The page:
12. The FTA survey of states indicates that states that do not tie their relationship to the state death tax credit as of a fixed date will see their revenues reduced by about $4.2 billion on an annual basis in FY 2007 when the effects of the phase-out should be fully reflected. In addition, it is likely that the state legislative actions noted above have offset an additional $0.5 billion in revenue reductions. The FY 2004 (next budget cycle) costs of the EGTRRA phase-out will be roughly $2.1 billion. The FY 2003-2007 costs will total about $13-$14 billion.

Harley Duncan
harley.duncan@taxadmin.org

 


State Death Taxes After the Passage of
The Economic Growth and Tax Relief Reconciliation Act of 2001
 
 
 
 
Type of Tax/
Relationship to
Federal Credit
 
State Law
Change Passed
 
     
Fiscal Impact ($ Millions)
State
     
FY 2003
FY 2004
FY 2007
           
Alabama
Pick-up/Auto
No
-$20.0
-$33.0
-$48.0
Alaska
Pick-up/Auto
No
-$0.3
-$1.0
-$3.0
Arizona
Pick-up/Auto
No
-$18.8
-$38.1
-$73.0
Arkansas
Pick-up/Auto
No
-$4.7
-$10.9
-$25.0
California
Pick-up/Auto
No
-$386.5
-$762.2
-$1,300.0
Colorado
Pick-up/Auto
No
-$14.3
-$35.7
-$73.7
Connecticut
Stand-alone/Auto*
No
NA
NA
NA
Delaware
Pick-up/Auto
No
-$7.6
-$16.3
-$34.7
District of Columbia
Pick-up/Fixed*
Yes
-
-
Florida
Pick-up/Auto
No
-$153.2
-$361.6
-$930.3
Georgia
Pick-up/Auto
No
-$24.0
-$56.0
-$129.0
Hawaii
Pick-up/Auto
No
-$9.0
-$14.1
-$24.2
Idaho
Pick-up/Auto
No
-$2.0
-$2.0
-$2.0
Illinois
Pick-up/Auto
No
-$150.0
-$250.0
-$400.0
Indiana
Stand-alone/Auto
No
-$7.4
-$17.6
-$21.4
Iowa
Stand-alone/Auto
No
-$15.2
-$26.1
-$45.6
Kansas
Stand-alone/Fixed*
No
-
-
-
Kentucky
Stand-alone/Auto
No
-$11.3
-$23.4
-$55.8
Louisiana
Stand-alone/Auto*
No
-$5.4
-$11.5
-$24.0
Maine
Pick-up/Auto*
Yes*
-$3.6
-$16.2
-$32.3
Maryland
Stand-alone/Fixed*
Yes
-
-
-
Massachusetts
Pick-up/Fixed*
Yes
-
-
-
Michigan
Pick-up/Auto
No
-$67.0
-$99.6
-$155.0
Minnesota
Pick-up/Fixed*
Yes
-
-
-
Mississippi
Pick-up/Auto
No
-$13.0
-$20.0
-$30.0
Missouri
Pick-up/Auto
No
-$30.0
-$72.0
-$182.0
Montana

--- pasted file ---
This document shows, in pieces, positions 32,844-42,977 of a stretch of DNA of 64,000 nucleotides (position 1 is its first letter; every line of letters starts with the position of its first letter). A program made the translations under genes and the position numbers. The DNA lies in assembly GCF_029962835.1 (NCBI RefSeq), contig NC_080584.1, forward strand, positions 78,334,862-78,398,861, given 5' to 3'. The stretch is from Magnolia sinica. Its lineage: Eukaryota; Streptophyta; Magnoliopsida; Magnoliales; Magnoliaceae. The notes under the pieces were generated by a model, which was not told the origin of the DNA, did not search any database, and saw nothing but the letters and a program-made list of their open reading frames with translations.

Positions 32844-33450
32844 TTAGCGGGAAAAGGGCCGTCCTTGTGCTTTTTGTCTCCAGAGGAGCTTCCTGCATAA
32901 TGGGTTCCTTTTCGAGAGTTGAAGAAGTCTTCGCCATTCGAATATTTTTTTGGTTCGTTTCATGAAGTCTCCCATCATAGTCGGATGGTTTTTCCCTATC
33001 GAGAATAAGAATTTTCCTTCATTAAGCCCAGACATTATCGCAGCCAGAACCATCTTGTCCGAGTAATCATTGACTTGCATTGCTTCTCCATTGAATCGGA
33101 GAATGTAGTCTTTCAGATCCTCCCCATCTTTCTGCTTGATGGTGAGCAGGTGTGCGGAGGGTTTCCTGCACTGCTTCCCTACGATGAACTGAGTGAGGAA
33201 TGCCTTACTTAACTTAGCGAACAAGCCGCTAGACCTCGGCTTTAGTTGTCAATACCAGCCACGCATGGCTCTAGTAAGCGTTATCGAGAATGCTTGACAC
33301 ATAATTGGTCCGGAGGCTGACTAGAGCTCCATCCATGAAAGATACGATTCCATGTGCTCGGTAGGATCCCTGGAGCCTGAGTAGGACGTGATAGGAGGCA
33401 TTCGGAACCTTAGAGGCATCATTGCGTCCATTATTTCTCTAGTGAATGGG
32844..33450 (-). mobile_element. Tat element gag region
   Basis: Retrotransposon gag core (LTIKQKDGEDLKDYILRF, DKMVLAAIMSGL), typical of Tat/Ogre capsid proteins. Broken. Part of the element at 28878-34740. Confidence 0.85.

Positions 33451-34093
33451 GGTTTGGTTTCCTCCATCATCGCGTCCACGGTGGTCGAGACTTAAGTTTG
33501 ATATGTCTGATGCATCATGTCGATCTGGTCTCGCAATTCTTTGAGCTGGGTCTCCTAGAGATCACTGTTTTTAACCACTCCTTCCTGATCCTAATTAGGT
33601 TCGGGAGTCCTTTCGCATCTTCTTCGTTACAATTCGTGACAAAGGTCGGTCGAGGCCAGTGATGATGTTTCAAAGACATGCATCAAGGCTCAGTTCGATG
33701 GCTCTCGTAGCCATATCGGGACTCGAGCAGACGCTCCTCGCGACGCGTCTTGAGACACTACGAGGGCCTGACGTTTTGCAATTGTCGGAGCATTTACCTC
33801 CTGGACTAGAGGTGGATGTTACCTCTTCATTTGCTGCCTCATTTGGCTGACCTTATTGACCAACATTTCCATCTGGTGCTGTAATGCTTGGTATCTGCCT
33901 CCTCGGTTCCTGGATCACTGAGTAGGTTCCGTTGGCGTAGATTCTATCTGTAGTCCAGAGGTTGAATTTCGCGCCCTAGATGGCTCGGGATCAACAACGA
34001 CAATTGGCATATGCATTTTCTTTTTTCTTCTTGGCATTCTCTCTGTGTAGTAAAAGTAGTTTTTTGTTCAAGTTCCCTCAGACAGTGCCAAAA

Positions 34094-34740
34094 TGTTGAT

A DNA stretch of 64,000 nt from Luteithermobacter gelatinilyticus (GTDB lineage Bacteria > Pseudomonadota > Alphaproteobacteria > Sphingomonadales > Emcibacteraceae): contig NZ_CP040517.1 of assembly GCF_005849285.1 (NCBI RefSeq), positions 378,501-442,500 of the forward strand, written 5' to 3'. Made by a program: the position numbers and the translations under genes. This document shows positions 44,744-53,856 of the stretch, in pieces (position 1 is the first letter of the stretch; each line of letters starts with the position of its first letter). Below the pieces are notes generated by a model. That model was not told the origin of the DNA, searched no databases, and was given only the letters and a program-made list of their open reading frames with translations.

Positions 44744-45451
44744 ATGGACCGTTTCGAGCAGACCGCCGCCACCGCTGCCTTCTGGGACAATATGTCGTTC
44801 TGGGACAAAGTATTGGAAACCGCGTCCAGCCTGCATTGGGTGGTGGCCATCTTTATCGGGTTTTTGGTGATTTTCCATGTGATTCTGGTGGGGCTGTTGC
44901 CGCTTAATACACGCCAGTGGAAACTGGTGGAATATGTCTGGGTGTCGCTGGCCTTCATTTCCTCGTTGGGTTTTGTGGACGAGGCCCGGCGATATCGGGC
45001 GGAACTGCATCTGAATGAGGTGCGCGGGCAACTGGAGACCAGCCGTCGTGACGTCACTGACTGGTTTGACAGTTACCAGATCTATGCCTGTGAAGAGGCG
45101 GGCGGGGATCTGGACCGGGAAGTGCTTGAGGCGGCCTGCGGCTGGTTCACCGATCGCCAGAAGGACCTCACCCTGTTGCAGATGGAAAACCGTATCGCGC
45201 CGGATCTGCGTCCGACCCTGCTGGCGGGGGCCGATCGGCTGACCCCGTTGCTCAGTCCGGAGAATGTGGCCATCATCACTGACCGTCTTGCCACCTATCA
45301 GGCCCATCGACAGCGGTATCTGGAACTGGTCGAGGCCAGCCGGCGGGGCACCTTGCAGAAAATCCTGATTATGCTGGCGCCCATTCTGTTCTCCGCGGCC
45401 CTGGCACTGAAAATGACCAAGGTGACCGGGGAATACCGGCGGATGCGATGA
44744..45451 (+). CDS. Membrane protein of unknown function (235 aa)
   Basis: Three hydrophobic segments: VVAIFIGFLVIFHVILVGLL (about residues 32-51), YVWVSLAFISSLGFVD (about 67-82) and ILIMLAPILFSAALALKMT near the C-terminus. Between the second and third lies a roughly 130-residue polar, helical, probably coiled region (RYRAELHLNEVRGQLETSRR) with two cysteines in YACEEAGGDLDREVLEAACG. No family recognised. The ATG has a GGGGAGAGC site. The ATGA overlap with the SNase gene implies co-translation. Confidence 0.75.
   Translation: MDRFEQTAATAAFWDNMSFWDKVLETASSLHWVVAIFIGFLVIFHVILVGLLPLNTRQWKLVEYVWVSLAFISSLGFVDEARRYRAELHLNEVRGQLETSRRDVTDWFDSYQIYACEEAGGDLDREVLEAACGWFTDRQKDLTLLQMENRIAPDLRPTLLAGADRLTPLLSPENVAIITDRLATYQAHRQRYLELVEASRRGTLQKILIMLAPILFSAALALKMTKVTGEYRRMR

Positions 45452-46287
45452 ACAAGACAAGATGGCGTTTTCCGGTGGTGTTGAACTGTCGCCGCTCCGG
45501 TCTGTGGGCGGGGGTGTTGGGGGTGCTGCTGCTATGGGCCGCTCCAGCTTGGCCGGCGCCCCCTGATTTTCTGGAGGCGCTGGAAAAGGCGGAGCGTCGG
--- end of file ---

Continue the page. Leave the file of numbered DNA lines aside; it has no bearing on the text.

Pick-up/Auto
No
-$0.9
-$2.7
-$3.9
Nebraska
Pick-up/Fixed*
Yes*
-
-
-
Nevada
Pick-up/Auto
No
-$14.0
-$23.0
-$39.0
New Hampshire
Stand-alone/Auto*
No
-$7.0
-$9.4
-$31.0
New Jersey
Stand-alone/Fixed*
Yes
-
-
-
New Mexico
Pick-up/Auto
No
-$7.5
-$12.0
-$20.0
New York
Pick-up/Fixed*
No
-
-
-
North Carolina
Pick-up/Fixed*
Yes*
-
-
-$129.0
North Dakota
Pick-up/Auto
No
-$0.2
-$1.5
-$5.5
Ohio
Stand-alone*
No
-
-
-
Oklahoma
Stand-alone/Auto
No
-$4.6
-$10.3
-$11.5
Oregon
Pick-up/Fixed*
No
-
-
-$46.0
Pennsylvania
Stand-alone/Fixed*
Yes
-
-
-
Rhode Island
Pick-up/Fixed*
Yes
-
-
-
South Carolina
Pick-up/Auto
No
-$12.0
-$24.0
-$48.0
South Dakota
Pick-up/Auto
No
NA
NA
NA
Tennessee
Stand-alone/Auto
No
-$4.5
-$8.3
-$16.6
Texas
Pick-up/Auto
No
-$81.0
-$159.0
-$253.0
Utah
Pick-up/Auto
No
-$3.0
-$8.0
-$16.0
Vermont
Pick-up/Fixed*
Yes*
-
-
-
Virginia
Pick-up/Fixed*
No
-
-
-
Washington
Pick-up/Fixed*
No
-
-
-
West Virginia
Pick-up/Auto
No
-$5.0
-$9.0
-$16.0
Wisconsin
Pick-up/Fixed*
Yes*
-$29.0
-
-
Wyoming
Pick-up/Auto
No
-$5.1
-$7.7
-$10.3
Total
-$1,117.1
-$2,142.2
-$4,234.8
Definitions:
 
 
 
Pick-up:
State has death tax equal to the state death tax credit provided for under federal estate tax.
Stand-alone:
State has a free-standing death tax (inheritance or estate) and uses the death tax credit provided for under federal law as either a minimum tax or a supplemental additional tax to the state law tax.
 
Auto:
State conforms to the provisions of the state death tax credit on an automatic or rolling basis.
Fixed:
State conforms to the provisions of the state death tax credit as of a fixed date prior to the enactment of EGTRRA.
Notes:
Connecticut
Connecicut had earlier passed legislation to repeal its separate succession tax and move solely to a pick-up tax in 2006.
No legislative changes were made in 2002; the pick-up tax will expire for deaths occurring after 1/1/2005.
D.C.
D.C. passed legislation in July 2002 to provide that the pick-up tax will be equal to the amount computed under the state death tax credit as it existed on January 1, 2001.
Kansas